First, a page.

By Erika Brown Thomas
The Great Depression serves as the setting for one of Broadway’s most loved musicals, Annie – a show about an intrepid orphaned girl navigating her way around the corrupt and inept systems of the time. Systems that worked against the poor, hungry, and homeless victims of the stock market crash.
Lake Forest’s Citadel Theatre presents this show with a large cast of talented actors moved around the teeny stage by masterful Director Robert D. Estrin.
Sophie Kaegi and Kayla Norris alternate as Annie with the latter actress playing the title role at the press opening. Norris tackles the infamous belting tessitura of “Tomorrow” with fabulous technique and an innate musical sense. She does well interacting and handling her furry friend, Sandy (Tod Doodle).
A talented and alternating supporting cast of girls play the orphans and each does an impeccable job. “It’s a Hard Knock Life” and “Never Fully Dressed Without a Smile” numbers are truly enjoyable with great singing, acting and well coordinated choreography.
Everleigh Murphy stands out as the adorable and youngest resident of the orphanage, Molly. Her acting prowess belies her young age (just seven years old) and her natural red hair will serve as an opportunity to perhaps play Annie herself in the upcoming years!
Perhaps one of the best and most complicated villains of the stage, Miss Agatha Hannigan (Evelyn Phelps) summons forth giggles, groans and applause as she stumbles her way with hidden flasks around the stage. There is the horror that such a person could be in charge of innocent children mixed with pity her for her addiction and the low place in society that has been her lot. Phelps treads the incredibly fine line that all villains must very well – admired for her talent while playing a dislikable character.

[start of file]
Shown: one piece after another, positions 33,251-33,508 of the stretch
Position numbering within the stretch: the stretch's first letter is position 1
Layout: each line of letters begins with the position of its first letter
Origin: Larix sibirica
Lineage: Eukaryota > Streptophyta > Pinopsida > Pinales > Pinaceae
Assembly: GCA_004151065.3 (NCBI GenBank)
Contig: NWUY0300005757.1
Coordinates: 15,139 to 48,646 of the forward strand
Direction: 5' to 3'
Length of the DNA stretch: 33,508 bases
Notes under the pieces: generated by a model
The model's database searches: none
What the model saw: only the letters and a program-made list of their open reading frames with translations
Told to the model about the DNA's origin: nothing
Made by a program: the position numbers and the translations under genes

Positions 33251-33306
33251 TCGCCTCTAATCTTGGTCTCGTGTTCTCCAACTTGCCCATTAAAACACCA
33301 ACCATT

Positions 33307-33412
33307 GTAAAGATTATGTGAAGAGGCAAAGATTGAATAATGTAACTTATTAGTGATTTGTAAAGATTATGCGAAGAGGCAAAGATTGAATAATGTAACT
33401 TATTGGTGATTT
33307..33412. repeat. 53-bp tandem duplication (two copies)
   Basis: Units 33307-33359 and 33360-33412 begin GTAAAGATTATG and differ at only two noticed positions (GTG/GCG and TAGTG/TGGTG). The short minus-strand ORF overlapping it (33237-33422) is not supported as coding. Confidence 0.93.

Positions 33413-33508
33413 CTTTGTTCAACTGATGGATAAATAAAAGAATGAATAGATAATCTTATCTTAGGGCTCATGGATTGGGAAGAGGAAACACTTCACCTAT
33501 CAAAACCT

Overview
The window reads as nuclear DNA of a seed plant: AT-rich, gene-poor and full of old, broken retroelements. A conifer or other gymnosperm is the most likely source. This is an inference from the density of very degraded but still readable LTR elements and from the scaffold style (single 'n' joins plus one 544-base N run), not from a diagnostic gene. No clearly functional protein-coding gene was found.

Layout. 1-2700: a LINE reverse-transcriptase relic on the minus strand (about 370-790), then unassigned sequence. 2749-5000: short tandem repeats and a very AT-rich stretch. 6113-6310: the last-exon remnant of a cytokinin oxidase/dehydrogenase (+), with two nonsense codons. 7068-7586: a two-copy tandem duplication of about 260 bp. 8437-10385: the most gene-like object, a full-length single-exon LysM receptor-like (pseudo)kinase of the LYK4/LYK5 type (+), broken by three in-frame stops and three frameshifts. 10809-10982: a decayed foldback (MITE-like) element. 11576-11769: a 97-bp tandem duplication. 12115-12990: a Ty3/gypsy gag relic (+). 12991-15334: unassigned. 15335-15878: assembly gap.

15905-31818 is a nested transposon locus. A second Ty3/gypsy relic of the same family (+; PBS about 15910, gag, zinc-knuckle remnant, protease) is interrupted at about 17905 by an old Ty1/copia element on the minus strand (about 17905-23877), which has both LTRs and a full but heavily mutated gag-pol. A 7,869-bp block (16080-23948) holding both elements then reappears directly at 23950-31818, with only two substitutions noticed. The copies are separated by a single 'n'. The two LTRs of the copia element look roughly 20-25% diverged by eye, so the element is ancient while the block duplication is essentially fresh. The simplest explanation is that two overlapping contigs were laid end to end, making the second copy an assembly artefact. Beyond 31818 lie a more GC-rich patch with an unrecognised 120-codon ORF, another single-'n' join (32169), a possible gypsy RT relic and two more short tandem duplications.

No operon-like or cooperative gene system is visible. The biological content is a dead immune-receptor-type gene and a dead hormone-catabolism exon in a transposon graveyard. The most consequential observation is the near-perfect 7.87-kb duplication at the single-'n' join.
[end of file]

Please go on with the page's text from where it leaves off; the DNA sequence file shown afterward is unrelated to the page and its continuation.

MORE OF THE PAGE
Miss Hannigan’s cohorts in crime, her brother, Rooster (Kyle Ryan)and his partner, Lily St. Regis – “named after the hotel” (Becca Duff) help Phelps to bring the house down with their rendition of a villain’s torch song, “Easy Street.” Ryan has a larger than life presence on the stage and an incredible voice.
Chamaya Moody is the extremely competent Miss Grace Farrell, right hand woman to the billionaire, Oliver Warbucks (John B. Boss). Her silvery soprano notes ring out and Moody exudes a grace truly befitting her characters name. Boss presents a wonderful character arc as the irascible, money guy to a man gentled by the genuine love, trust and needs of a child.
A constantly quick-changing ensemble bolsters the storyline as they morph from people living in Hoovervilles to servants at the Warbucks mansion to citizens of the great NYC and many more.
This family friendly show is housed in an intimate space that will ensure audiences of all ages are engaged from start to finish.
Citadel Theatre presents “Annie” with performances running now though January 5, 2020, at 300 S Waukegan Rd., Lake Forest. More information and tickets are available here. Photos by Carolina Menapace.